Title

Loss of function variants in human PNPLA8 encoding calcium-independent phospholipase A2 γ recapitulate the mitochondriopathy of the homologous null mouse.

Document Type

Article

Publication Date

3-2015

Abstract

Mitochondriopathies are a group of clinically heterogeneous genetic diseases caused by defects in mitochondrial metabolism, bioenergetic efficiency, and/or signaling functions. The large majority of proteins involved in mitochondrial function are encoded by nuclear genes, with many yet to be associated with human disease. We performed exome sequencing on a young girl with a suspected mitochondrial myopathy that manifested as progressive muscle weakness, hypotonia, seizures, poor weight gain, and lactic acidosis. She was compound heterozygous for two frameshift mutations, p.Asn112HisfsX29 and p.Leu659AlafsX4, in the PNPLA8 gene, which encodes mitochondrial calcium-independent phospholipase A2 γ (iPLA2 γ). Western blot analysis of affected muscle displayed the absence of PNPLA8 protein. iPLA2 s are critical mediators of a variety of cellular processes including growth, metabolism, and lipid second messenger generation, exerting their functions through catalyzing the cleavage of the acyl groups in glycerophospholipids. The clinical presentation, muscle histology and the mitochondrial ultrastructural abnormalities of this proband are highly reminiscent of Pnpla8 null mice. Although other iPLA2 -related diseases have been identified, namely, infantile neuroaxonal dystrophy and neutral lipid storage disease with myopathy, this is the first report of PNPLA8-related disease in a human. We suggest PNPLA8 join the increasing list of human genes involved in lipid metabolism associated with neuromuscular diseases due to mitochondrial dysfunction.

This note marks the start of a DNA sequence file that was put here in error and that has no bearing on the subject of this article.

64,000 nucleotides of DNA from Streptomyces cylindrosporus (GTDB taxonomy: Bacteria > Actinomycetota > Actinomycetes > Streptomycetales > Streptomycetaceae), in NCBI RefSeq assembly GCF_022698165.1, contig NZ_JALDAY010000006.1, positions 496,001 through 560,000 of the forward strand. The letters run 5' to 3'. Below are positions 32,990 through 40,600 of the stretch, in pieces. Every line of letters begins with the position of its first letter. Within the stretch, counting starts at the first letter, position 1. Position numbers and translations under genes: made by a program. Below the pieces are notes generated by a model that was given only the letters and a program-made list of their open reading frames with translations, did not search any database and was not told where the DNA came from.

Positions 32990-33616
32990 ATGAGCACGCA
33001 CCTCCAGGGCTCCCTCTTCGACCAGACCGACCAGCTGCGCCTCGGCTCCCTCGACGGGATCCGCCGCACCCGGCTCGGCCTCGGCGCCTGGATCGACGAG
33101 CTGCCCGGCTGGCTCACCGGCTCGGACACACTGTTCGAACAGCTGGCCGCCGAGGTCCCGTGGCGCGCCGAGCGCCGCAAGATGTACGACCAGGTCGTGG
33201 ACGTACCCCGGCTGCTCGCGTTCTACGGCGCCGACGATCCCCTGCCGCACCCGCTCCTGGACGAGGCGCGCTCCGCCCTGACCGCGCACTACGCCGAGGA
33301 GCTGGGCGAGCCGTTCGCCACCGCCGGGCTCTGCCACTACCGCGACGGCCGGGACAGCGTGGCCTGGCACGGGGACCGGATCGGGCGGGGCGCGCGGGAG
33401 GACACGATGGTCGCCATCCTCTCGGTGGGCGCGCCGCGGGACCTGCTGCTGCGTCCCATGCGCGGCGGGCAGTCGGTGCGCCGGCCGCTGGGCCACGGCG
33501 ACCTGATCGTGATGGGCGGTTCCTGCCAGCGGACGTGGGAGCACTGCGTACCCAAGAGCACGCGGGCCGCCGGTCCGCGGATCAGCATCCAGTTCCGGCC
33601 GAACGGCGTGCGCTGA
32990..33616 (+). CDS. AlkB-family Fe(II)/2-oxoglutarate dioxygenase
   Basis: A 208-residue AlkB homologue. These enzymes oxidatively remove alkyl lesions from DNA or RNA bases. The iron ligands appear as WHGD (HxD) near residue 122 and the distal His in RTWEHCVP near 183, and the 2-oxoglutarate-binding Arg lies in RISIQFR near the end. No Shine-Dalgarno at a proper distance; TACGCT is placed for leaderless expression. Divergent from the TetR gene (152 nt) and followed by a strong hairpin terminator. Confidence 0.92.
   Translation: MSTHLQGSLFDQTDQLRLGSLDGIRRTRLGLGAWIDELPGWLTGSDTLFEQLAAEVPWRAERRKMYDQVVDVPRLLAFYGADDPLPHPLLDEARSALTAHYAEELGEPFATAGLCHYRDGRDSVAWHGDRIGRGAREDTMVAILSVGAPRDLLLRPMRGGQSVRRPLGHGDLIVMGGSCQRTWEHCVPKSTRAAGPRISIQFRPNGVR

Journal Title

Human mutation

Volume

36

Issue

3

First Page

301

Last Page

306

MeSH Keywords

Animals; Calcium; Child; Female; Group IV Phospholipases A2; Humans; Mice; Mice, Knockout; Mitochondria; Protein Isoforms

Keywords

PNPLA8; dystonia; mitochondrial dysfunction; phospholipase

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